Wednesday, October 20, 2021

Using Star Wars Scraps and a Hole In the Barn Door Begins

I had a mind to use up the Star Wars themed scraps that someone gifted me this past year.  I had small bits of this and that, most of them less than a fat quarter but one bigger piece between a half and two-thirds of a yard.  So I just started cutting what I had into 4.5-inch squares, trying to get the most out of what was there, and then arranged them in a streak of lightning way on the design wall.  I filled in with other scraps that coordinated and soon enough I had something baby quilt or small throw quilt size.


When you're working with a limited number of squares of certain fabrics, it's takes more fiddling to even things out.  


That's a polite way of saying: This took for-freaking-ever.  But the top got done.  


As always, there were leftovers.  I'd been thinking of making another string quilt to whittle down the scrap pile.  Coincidentally, I was catching up on my YouTube subscriptions and came across this video from Just Get It Done Quilts where she was piecing strips and crumbs onto 3-inch wide adding machine tape.  I didn't have any of that lying around, but I did have a pad of tracing paper that was 9 inches wide, so I cut a few pages of that into 3x12 inch strips and started sewing strings onto that.  No plan, just mindless and fun piecing.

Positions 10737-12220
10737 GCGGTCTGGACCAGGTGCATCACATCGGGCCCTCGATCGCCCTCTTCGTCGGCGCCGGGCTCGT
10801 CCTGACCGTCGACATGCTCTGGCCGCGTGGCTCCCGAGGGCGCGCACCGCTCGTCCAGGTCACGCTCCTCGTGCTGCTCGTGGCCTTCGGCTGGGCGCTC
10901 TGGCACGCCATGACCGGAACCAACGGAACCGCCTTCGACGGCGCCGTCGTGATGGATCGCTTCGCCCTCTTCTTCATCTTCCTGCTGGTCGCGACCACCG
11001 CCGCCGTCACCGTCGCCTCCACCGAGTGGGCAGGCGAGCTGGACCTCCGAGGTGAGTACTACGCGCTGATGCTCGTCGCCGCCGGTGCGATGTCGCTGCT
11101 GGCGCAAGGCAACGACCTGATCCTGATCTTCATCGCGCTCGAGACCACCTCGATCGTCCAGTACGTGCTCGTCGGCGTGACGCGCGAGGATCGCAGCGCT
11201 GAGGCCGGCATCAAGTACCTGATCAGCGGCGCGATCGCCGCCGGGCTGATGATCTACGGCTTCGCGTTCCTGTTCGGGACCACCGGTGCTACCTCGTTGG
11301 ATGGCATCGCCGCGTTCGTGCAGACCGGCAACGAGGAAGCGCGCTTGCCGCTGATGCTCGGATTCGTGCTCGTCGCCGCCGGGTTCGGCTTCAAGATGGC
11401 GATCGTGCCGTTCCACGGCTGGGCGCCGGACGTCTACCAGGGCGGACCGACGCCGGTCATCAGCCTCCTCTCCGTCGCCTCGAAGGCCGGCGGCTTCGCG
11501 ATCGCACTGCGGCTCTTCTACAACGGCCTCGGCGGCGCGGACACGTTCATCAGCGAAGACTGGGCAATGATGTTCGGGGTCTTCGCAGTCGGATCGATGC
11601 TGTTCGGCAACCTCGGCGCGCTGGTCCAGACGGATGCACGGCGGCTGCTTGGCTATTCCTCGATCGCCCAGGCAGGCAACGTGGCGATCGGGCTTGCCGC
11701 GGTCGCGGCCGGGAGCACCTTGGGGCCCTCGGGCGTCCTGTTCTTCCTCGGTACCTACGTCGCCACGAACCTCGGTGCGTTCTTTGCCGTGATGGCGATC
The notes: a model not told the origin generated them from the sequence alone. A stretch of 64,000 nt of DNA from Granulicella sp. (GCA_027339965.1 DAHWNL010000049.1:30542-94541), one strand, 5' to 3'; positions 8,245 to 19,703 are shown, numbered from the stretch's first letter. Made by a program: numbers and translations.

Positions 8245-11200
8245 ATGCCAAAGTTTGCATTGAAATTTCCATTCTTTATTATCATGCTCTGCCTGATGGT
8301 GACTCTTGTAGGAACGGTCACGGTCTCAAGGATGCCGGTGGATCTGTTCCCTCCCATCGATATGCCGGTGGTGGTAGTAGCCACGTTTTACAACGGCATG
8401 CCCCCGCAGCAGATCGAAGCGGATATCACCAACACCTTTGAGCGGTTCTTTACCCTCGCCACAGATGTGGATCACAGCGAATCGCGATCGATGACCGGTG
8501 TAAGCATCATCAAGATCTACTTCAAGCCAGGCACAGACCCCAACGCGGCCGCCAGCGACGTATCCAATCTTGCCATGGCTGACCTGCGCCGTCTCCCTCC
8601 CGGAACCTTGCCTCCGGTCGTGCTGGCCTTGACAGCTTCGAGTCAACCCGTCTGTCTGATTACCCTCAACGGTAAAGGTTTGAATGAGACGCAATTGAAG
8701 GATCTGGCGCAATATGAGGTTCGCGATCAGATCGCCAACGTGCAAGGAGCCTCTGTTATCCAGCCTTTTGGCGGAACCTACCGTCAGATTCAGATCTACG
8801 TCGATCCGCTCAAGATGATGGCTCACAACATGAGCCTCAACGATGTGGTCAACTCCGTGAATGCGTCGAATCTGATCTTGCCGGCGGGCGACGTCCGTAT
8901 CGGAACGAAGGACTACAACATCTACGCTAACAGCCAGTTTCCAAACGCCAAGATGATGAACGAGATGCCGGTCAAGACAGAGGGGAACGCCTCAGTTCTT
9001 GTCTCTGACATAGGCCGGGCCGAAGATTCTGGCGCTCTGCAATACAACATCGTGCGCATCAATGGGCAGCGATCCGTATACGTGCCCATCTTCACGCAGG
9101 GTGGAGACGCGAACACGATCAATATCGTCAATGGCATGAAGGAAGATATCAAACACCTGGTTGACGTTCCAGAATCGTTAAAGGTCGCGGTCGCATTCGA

Then a couple days later, I landed on Chantal's blog, At the Corner of Scraps and Quilts, where she was making Hole in the Barn Door (HITBD) blocks with strings and solids.  I loved them!  What a great idea for my string strips, I thought.


And so it began.

I've modified the size of my HITBD block to use the width of the 3-inch strings.  That means that for each block, I'm cutting:

  • Two 6-inch squares of solid fabric (for HSTs)
  • Two 6-inch squares of background fabric (for HSTs)
  • One 5.5-inch square of solid (for center)
  • Four 3x5.5-inch rectangles from background fabric
  • Four 3x5.5-inch string-pieced rectangles

So far I've got six HITBD blocks done or almost done.  I have no idea how many I'll make, but I'll probably keep making them until I run out of background fabric or colorful solids.  Strings?  I'll never run out of those!!  

That pad of tracing paper I picked up at Goodwill is the greatest thing for string piecing.  It's very stable but thinner than, say, telephone book paper, which is my usual go-to.  It tears off easier than anything I've used so far.  Just fold it back once along the stitching line and it separates like magic.  Could it be because it's old and brittle (does paper get old?).  I don't know, but I love it.

I also had an idea for my Table Scraps Challenge project for the end of the month, so I went ahead and got working on that.  Here's a sneak peak.


That's about all the news from the sewing room.  Hubs steam mopped my kitchen floor so I should be basting a quilt (or three) while it's clean, but my knees are griping the past few days due to gardening and biking.  Yes, I am happy to report that on Monday I went for my first bike ride since my hand surgery in July.  Woo-hoo!  It felt good to be out pedaling again!  My hand felt good.  Knees, not so much, lol. 

We have had such a beautiful, warm fall so far.  I am enjoying every bit of it.  I do have to get my evening walk in early because of the shorter days, but there's been no frost on the pumpkin yet.


The other day when the morning sun hit the neighbor's ash tree, it lit up like a torch!